Technology is a great asset to any writer. As someone who toiled over a typewriter in the early years of my career, using carbon paper to produce two copies of the same document and white-out to cover up mistakes, having access to a computer is a godsend. (I will admit I was wary initially, as saving and sending seemed a lot less reliable than delivering actual pieces of paper.)
Now, to the meat of the matter. As the world has become more computerized, personalization is all the rage. Instead of receiving junk mail addressed to occupant, it now sports our names, which may be repeated within the copy, i.e., "Adrienne, you may be our next million-dollar winner!" Online offers are tailored to our past purchases and/or "likes." And this is just the tip of the iceberg.
I don't really mind personalization, as I'm much more likely to use a coupon from a store like DSW or Sephora than one from a place that sells fishing tackle. So, why craft this blog about too much personalization? Read on.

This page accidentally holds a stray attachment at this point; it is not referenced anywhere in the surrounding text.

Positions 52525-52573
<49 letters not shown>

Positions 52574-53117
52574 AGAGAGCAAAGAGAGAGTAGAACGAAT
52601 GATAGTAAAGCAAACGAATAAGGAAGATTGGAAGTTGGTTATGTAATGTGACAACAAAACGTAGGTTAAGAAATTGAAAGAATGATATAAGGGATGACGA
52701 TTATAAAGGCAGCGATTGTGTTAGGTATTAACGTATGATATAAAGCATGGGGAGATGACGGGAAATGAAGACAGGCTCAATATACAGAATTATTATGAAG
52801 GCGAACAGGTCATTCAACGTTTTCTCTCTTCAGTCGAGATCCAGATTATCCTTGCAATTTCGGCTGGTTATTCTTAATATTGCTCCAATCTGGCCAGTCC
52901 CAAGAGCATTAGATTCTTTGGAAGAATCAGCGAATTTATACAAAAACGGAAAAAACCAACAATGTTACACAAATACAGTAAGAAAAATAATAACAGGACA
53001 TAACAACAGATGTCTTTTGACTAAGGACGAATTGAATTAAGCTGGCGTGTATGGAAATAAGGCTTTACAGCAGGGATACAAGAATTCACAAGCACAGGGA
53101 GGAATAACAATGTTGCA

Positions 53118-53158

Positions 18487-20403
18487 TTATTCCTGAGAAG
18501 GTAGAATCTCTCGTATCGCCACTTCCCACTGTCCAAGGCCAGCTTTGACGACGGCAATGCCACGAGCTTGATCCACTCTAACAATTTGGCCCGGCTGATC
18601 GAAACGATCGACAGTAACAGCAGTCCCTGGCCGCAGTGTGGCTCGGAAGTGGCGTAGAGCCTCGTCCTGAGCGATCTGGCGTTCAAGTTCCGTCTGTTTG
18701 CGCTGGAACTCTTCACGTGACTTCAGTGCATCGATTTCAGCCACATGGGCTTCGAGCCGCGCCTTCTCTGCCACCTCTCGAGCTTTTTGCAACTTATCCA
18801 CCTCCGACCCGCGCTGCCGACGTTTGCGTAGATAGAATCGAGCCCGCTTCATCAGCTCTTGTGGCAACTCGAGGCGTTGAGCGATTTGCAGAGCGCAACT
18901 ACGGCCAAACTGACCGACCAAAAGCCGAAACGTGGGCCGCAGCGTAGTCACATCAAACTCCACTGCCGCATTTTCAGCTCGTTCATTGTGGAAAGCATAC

I'm writing this on August 1, the first day of the month in which I was born. Late last week, I received my first birthday deal via mail from a store I frequent. Today, I found a handful of online birthday deals in my in-box. None of these emails actually offers a gift (i.e., something free), but the sentiment is nice, and since the offers of savings come from places where I've bought before, there's a good chance I'll take advantage of some of them.
Where does the over-personalization occur? While August is my birthday month, I didn't come into the world until its last day--which is 30 days from now. Would you send someone birthday greetings a month before their special day? I think not, because it would be perceived that you didn't know the exact date to celebrate.
Thus, while these birthday offers are well intended, since I'm receiving them so far in advance of my birthday, it makes them feel less personal. It's pretty clear that on the first of each month (or even a few days before in the case of mailed items), a computer spits out a list of everyone with a birthday within those 29, 30 or 31 days and bulk emails or mailings are generated. They might look personal, but in reality they aren't.
Happy birthday to me--much later this month.